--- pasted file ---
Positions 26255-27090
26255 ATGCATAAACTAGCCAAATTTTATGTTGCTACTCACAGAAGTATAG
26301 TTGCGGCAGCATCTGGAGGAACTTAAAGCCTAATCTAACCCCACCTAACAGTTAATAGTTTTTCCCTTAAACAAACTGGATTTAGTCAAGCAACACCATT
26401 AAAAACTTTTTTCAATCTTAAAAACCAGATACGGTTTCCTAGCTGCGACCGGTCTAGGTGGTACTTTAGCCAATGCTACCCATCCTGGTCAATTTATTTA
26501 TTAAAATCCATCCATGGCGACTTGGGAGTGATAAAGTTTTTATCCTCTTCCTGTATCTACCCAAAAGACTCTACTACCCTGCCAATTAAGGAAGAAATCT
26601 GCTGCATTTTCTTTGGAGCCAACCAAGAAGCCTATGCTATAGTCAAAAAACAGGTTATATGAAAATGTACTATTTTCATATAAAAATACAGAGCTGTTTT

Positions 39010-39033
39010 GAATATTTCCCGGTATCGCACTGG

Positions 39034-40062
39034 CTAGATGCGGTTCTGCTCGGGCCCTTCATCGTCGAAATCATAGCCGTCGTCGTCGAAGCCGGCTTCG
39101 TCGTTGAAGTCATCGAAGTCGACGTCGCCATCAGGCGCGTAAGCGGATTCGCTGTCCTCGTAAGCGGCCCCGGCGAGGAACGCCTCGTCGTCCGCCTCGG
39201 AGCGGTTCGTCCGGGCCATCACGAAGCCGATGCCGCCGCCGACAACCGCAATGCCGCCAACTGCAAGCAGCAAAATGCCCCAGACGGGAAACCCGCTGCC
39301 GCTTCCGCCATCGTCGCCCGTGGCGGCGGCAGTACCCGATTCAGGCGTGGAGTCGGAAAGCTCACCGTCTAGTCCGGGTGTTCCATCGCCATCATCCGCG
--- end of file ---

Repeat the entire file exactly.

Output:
Positions 26255-27090
26255 ATGCATAAACTAGCCAAATTTTATGTTGCTACTCACAGAAGTATAG
26301 TTGCGGCAGCATCTGGAGGAACTTAAAGCCTAATCTAACCCCACCTAACAGTTAATAGTTTTTCCCTTAAACAAACTGGATTTAGTCAAGCAACACCATT
26401 AAAAACTTTTTTCAATCTTAAAAACCAGATACGGTTTCCTAGCTGCGACCGGTCTAGGTGGTACTTTAGCCAATGCTACCCATCCTGGTCAATTTATTTA
26501 TTAAAATCCATCCATGGCGACTTGGGAGTGATAAAGTTTTTATCCTCTTCCTGTATCTACCCAAAAGACTCTACTACCCTGCCAATTAAGGAAGAAATCT
26601 GCTGCATTTTCTTTGGAGCCAACCAAGAAGCCTATGCTATAGTCAAAAAACAGGTTATATGAAAATGTACTATTTTCATATAAAAATACAGAGCTGTTTT

Positions 39010-39033
39010 GAATATTTCCCGGTATCGCACTGG

Positions 39034-40062
39034 CTAGATGCGGTTCTGCTCGGGCCCTTCATCGTCGAAATCATAGCCGTCGTCGTCGAAGCCGGCTTCG
39101 TCGTTGAAGTCATCGAAGTCGACGTCGCCATCAGGCGCGTAAGCGGATTCGCTGTCCTCGTAAGCGGCCCCGGCGAGGAACGCCTCGTCGTCCGCCTCGG
39201 AGCGGTTCGTCCGGGCCATCACGAAGCCGATGCCGCCGCCGACAACCGCAATGCCGCCAACTGCAAGCAGCAAAATGCCCCAGACGGGAAACCCGCTGCC
39301 GCTTCCGCCATCGTCGCCCGTGGCGGCGGCAGTACCCGATTCAGGCGTGGAGTCGGAAAGCTCACCGTCTAGTCCGGGTGTTCCATCGCCATCATCCGCG